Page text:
Glossary of Terms

AC (Alternating Current): The type of electricity you have at home, which you can use to charge your car. It is converted to DC (direct current) by your car.

CCS (Combined Charging System): A charging standard which can use Combo 1 (CCS1) or Combo 2 (CCS2) connectors to provide power at up to 350kW.

CHAdeMO (Charge de move). A fast-charging system most commonly found on the Nissan Leaf.

DC (Direct Current): This type of electricity is typically used to charge an EV fast.

EV (Electric Vehicle): A vehicle propelled by an electric motor. There are three types:

  • BEV (Battery Electric Vehicle). Powered entirely by a battery, &;
  • PHEV (Plug-in Hybrid Electric Vehicle). Powered by a small battery, & an engine.
  • REX (Range extender). Powered by a large battery, & an engine which recharges the battery while driving, e.g. variant of BMW i3.

FCP (Fast Charge Point): Capable of charging a vehicle at 50kW - 99kW.

Frunk (Front trunk): Some EVs, e.g. Teslas have a storage area under the bonnet.

GOM (Guess-o-meter): The displayed range in your EV, which isn’t always accurate & depends on several factors, as mentioned in the “Achievable Range” section.

Granny cable: A cable that has a charger built-in which can be used to charge your car slowly from any three-pin socket. One end’s a three-pin plug, the other a Type 2 socket.

HPC (High Power Charger): Capable of charging a vehicle at 100kW or more.

ICE (Internal combustion engine): The engine that powers a petrol / diesel car (& also self-charging hybrids & plug-in hybrid electric vehicles (PHEVs) when they’re not running purely on the battery).

ICEd / ICEing: When an ICE vehicle is parked at a charge point.

kW (kilowatt): Used to measure how fast you charge, & also the power of the electric motor(s) driving an EV. For instance, a 7.2kW home charger can therefore deliver 7.2kWh per hour, which means you will get 72kWh in 10 hours. (Please note that charging is never 100% efficient, so in reality you will get slightly less.)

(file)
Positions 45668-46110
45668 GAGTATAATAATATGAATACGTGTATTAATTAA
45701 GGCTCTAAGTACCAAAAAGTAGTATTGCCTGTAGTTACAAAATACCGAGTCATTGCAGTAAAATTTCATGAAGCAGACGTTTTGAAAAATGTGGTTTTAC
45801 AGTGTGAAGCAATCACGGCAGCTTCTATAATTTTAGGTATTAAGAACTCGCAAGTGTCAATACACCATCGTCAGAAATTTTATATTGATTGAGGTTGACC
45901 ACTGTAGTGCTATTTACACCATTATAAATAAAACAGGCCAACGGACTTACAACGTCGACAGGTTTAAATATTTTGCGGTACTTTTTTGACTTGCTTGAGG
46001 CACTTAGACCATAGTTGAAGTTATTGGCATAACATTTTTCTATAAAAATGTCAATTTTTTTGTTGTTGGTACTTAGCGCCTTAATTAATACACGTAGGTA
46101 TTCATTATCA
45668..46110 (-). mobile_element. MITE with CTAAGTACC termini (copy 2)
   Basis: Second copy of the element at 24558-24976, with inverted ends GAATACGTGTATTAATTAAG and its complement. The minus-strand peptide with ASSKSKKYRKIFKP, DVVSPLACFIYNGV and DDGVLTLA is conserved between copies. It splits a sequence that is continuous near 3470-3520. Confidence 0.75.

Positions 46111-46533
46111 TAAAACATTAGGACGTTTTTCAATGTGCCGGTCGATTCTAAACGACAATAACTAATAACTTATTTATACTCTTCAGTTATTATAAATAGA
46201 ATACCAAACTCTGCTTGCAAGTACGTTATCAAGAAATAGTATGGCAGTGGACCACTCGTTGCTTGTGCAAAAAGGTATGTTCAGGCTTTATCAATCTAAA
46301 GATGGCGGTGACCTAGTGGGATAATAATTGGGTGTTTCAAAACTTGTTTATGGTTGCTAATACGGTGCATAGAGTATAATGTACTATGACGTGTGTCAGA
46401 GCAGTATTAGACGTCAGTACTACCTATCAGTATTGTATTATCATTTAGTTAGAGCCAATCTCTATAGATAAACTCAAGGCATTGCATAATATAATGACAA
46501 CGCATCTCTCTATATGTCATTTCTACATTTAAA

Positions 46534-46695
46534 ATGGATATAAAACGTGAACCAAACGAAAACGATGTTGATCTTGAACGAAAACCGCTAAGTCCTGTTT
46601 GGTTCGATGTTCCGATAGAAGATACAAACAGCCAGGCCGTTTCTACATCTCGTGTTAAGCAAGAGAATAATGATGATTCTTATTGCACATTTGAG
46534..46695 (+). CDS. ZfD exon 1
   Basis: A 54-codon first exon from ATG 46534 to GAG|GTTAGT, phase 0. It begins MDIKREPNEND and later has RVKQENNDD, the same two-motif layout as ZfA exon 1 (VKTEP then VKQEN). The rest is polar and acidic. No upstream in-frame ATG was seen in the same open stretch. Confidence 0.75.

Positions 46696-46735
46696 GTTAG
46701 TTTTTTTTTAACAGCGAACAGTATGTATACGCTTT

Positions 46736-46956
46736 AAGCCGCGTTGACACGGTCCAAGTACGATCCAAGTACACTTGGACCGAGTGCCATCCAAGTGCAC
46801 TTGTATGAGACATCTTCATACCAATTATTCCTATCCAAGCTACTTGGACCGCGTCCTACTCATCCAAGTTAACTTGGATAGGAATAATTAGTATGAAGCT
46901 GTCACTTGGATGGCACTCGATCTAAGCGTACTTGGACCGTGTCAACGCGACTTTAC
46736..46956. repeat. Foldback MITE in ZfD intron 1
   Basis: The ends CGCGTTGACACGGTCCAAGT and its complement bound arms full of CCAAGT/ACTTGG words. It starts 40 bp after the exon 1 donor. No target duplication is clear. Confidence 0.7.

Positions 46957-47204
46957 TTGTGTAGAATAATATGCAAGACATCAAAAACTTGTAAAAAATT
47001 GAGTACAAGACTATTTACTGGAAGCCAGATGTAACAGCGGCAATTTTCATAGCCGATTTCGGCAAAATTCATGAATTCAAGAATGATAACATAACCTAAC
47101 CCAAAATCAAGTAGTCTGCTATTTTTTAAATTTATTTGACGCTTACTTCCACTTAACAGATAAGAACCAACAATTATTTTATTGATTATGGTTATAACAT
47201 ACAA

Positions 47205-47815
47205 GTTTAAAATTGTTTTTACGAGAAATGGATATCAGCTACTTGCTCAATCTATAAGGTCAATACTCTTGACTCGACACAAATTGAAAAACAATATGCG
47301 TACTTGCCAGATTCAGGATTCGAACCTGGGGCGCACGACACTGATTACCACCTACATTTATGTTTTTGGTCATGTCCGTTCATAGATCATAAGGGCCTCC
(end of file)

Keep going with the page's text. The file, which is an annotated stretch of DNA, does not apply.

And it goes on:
kWh (kilowatt hour): Battery capacity is usually measured in kWh, which is a measure of energy. If you look at your electricity bill, one unit equals 1kWh, so your electricity price per kWh can be used to calculate how much it would cost to charge your battery to 100% by multiplying your cost per unit (kWh) by the size of your battery, e.g. €0.40 * 64kWh = €25.60 for a 64kWh battery if you pay €0.40 per unit of electricity.

Regenerative braking (aka regen): An energy recovery mechanism that slows down your car & returns some of the energy that is generated when you brake or lift your foot off the accelerator back to your battery (unless it’s full).

SCP (Standard (or slow) charge point): 22kW or less.

SoC (State of Charge): How full your battery is, measured in percent.

SoH (State of Health): Describes the battery’s current maximum charge capacity versus its original maximum charge capacity, i.e. level of degradation.

Supercharger: Tesla’s high power charger which, until recently, could only be used by Teslas. Please see the “Charge Your Non-Tesla” section of the Tesla app to see which Superchargers are now available to non-Tesla vehicles with a CCS connector.

Type 2: The connector used in home chargers, & SCPs.

WLTP (Worldwide Harmonized Light-Duty Vehicles Test Procedure): A global standard for determining the range of fully EVs (as well as the levels of pollutants, CO2 emissions & fuel consumption of ICE & hybrid vehicles). It gives you a good idea of the range you may achieve with an EV, but as with litre values for petrol & diesel vehicles, your actual range depends on many factors, as mentioned in the “Range & Efficiency” section.

V2L (Vehicle to Load): A vehicle which can be used to provide power to external appliances, e.g. Hyundai Ioniq 5 & 6 feature both an internal & (with an adapter) an external three pin socket for appliances to connect to.

V2H / V2G (Vehicle to Home / Grid): A vehicle which can be connected to a bidirectional charger to provide power to the home or grid, e.g. Nissan Leaf connected to a Wallbox Quasar. However, unlike V2L, V2H & V2G are currently only available via pilot schemes in Ireland.

V2X: A catch-all term for V2L, V2H, or V2G.